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About Rancho Cucamonga

Rancho Cucamonga is a city in San Bernardino County, California, United States. As of the 2000 census, the city had a total population of 127,743. By July 1, 2002 Census the fast-growing city's population had reached 143,711. By early 2006, the city's estimated population had reached over 170,000 people[6].

The city was incorporated in 1977, as a result of a merger among the unincorporated communities of Alta Loma, Cucamonga, and Etiwanda.

 

City of Rancho Cucamonga
Location of Rancho Cucamonga in California
Location of Rancho Cucamonga in California
Coordinates: 34°7′24″N 117°34′46″W / 34.12333, -117.57944
Country United States of America
State California
County San Bernardino
Incorporated (city) 1977-11-30 [2]
Government
 - Mayor Donald Kurth [1]
Area
 - City  37.46 sq mi (97.01 km²)
 - Land  37.45 sq mi (96.98 km²)
 - Water  0.01 sq mi (0.03 km²)
Population (2005)[3]
 - City 144,958
Time zone PST (UTC-8)
 - Summer (DST) PDT (UTC-7)
Zip Code 91701, 91729, 91730, 91737, 91739 [4]
Area code(s) 909 [5]
Website: http://www.ci.rancho-cucamonga.ca.us/

 

Demographics

As of the censusGR2 of 2000, there were 127,743 people, 40,863 households, and 31,832 families residing in the city. The population density was 1,317.0/km² (3,411.4/mi²). There were 42,134 housing units at an average density of 434.4/km² (1,125.2/mi²). The racial makeup of the city was 66.53% White, 7.87% African American, 0.67% Native American, 5.99% Asian, 0.27% Pacific Islander, 13.25% from other races, and 5.41% from a biracial or multiracial background. Hispanic or Latino of any race were 27.78% of the population.

Rancho Cucamonga is fast becoming a racially diverse community and is a major real estate destination for upper-middle-class African Americans, Hispanics and Asian Americans. Some housing tracts and gated communities tend to be more homogenous in terms of race and ethnicity. Residents are more similar in terms of income, education and occupation, since Rancho Cucamonga is considered one of the most affluent cities in the Inland Empire.

There are 40,863 households, of which 44.7% have children under the age of 18. 60.2% of households consist of a married couple living together. 12.8% have a female householder with no husband present. 22.1% were non-families. 16.8% of all households are single-person and 4.1% have a person of 65 years of age or older. The average household size was 3.04 and the average family size was 3.44.

In the city, the population spread is as follows: 29.9% are under the age of 18, 9.9% are from 18 to 24, 33.2% are from 25 to 44, 21.0% are from 45 to 64, and 6.1% are 65 years of age or older. The median age is 32 years. For every 100 females there were 100.1 males. For every 100 females age 18 and over, there were 98.0 males.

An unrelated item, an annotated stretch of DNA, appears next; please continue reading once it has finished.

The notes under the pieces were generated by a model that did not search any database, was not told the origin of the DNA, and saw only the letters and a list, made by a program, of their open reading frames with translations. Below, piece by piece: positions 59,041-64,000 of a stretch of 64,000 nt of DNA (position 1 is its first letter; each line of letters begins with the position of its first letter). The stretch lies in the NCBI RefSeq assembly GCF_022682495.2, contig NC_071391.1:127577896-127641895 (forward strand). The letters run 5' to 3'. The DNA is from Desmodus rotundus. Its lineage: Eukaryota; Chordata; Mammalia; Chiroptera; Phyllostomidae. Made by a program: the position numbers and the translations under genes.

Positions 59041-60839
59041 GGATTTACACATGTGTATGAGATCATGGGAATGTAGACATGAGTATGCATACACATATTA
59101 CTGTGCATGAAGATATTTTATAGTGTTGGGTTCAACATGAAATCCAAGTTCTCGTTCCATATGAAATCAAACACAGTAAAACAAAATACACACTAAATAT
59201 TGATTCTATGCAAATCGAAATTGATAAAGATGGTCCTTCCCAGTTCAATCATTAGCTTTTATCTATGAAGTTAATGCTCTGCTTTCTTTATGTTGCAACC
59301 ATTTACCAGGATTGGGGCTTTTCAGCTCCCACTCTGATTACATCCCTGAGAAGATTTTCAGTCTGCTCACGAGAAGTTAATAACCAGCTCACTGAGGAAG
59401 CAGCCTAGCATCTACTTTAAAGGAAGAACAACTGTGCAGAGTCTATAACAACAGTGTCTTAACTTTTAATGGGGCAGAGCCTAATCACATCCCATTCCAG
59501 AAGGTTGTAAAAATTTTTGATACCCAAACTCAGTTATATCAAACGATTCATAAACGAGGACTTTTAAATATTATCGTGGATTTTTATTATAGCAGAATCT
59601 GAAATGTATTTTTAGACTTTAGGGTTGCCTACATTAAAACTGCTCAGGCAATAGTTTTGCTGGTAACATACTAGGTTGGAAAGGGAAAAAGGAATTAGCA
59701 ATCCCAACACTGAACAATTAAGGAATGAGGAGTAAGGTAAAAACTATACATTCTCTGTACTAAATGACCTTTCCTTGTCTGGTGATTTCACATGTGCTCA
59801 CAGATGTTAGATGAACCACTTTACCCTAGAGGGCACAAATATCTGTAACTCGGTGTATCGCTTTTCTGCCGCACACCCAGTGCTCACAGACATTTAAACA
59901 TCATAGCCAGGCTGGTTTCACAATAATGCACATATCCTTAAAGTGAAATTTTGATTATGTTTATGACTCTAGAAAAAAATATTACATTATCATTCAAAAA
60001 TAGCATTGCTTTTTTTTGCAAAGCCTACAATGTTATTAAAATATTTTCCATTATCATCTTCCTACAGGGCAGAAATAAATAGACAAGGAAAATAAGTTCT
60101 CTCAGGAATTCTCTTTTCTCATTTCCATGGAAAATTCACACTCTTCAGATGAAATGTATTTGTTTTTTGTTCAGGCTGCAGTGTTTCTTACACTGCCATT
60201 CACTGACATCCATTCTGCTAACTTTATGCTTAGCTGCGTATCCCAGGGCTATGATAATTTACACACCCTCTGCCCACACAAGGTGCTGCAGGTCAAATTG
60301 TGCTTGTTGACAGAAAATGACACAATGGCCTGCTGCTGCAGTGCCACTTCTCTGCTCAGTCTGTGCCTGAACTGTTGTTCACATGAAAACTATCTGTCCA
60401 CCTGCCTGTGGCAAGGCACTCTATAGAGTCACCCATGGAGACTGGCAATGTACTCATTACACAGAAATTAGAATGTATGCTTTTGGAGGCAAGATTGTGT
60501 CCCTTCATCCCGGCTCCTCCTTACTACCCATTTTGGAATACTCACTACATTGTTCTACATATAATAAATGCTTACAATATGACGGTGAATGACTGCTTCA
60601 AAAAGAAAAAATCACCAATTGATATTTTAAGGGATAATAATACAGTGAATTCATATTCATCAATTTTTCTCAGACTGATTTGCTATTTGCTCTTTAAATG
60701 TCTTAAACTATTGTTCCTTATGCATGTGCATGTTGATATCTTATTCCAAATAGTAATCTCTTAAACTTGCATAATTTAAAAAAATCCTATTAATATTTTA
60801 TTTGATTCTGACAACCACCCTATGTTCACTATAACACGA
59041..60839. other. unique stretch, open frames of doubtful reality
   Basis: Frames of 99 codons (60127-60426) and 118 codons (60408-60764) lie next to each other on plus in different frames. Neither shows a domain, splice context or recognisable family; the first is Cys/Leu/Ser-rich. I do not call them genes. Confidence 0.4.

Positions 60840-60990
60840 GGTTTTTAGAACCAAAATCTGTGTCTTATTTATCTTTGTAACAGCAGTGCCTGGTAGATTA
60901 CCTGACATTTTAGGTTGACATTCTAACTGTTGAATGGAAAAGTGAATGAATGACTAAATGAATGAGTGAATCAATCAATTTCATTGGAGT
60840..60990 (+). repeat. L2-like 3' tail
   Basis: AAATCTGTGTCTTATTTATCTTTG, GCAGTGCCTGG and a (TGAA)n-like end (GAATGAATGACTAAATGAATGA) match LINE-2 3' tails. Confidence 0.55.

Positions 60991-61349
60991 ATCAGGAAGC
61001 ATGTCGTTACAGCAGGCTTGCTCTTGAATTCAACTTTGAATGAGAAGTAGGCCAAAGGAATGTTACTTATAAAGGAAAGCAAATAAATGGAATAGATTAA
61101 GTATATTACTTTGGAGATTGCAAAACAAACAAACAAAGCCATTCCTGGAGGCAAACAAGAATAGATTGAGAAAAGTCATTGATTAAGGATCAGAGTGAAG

The median income for a household in the city was $62,931, rivaling that of nearby Orange County, and the median income for a family was $70,640 (May, 2005). Males had a median income of $47,363 versus $32,113 for females. The per capita income for the city was $23,702. About 4.9% of families and 7.1% of the population were below the poverty line, including 7.6% of those under age 18 and 7.3% of those age 65 or over.

Education

Rancho Cucamonga has multiple K-12 schools districts within its borders. Alta Loma School District, Central School District, Cucamonga School District, Etiwanda School District, and Chaffey Joint Union High School District. In addition to these schools, Rancho Cucamonga is the home to Chaffey College and satellite campus of the University of La Verne, [University of Redlands]], Everest College, and The University of Phoenix, as well as the automotive trade school, Universal Technical Institute.

The name "Cucamonga"

"Cucamonga" comes from a Tongva place name (perhaps pronounced [kukɑ'mʌŋnɑ]) that probably means "sandy place", although Vera Rocha, Chief of the Shoshone Gabrielino branch, has stated that the meaning is "Place of the villages where the waters come out". Cuc or Kuc = come, come from or come to. Amo = water, wet, spring and Nanga = place of a village.[citation needed] An alternate theory, that it means "light over the mountain", is almost certainly a fanciful invention, since the "-nga" (or "-ngna") place name ending is found in many other Tongva-derived place names in the region.

"Cucamonga" has always been recognized as a funny-sounding place name, among such exotic places as Timbuktu and Bora Bora. One of the catch-phrases of the radio show "The Jack Benny Program" involved a train announcer (Mel Blanc) who said over the loudspeaker, "Train now leaving on track five for Anaheim, Azusa, and Cuc... amonga," taking progressively longer pauses between "Cuc" and "amonga." Part of the joke, for the Los Angeles audience, was that no such train route existed. As a tribute to this 'publicity', the city of Rancho Cucamonga built its minor-league baseball stadium on Jack Benny Way, and erected a bronze statue of the TV host outside of the building's entrance (Coincidentally, Jack Benny Way intersects with Rochester Avenue, which is not named for the character portrayed by Eddie Anderson on "The Jack Benny Program", but was named in 1889 after the hometown of three investors[citation needed], all of whom were brothers from Rochester, New York). In one of his many popular media crossovers, Blanc used that same catch phrase in Daffy Duck's voice in the 1948 Merrie Melodies cartoon "Daffy Duck Slept Here" and later in Bugs Bunny's voice in a 1960s Looney Tunes cartoon.

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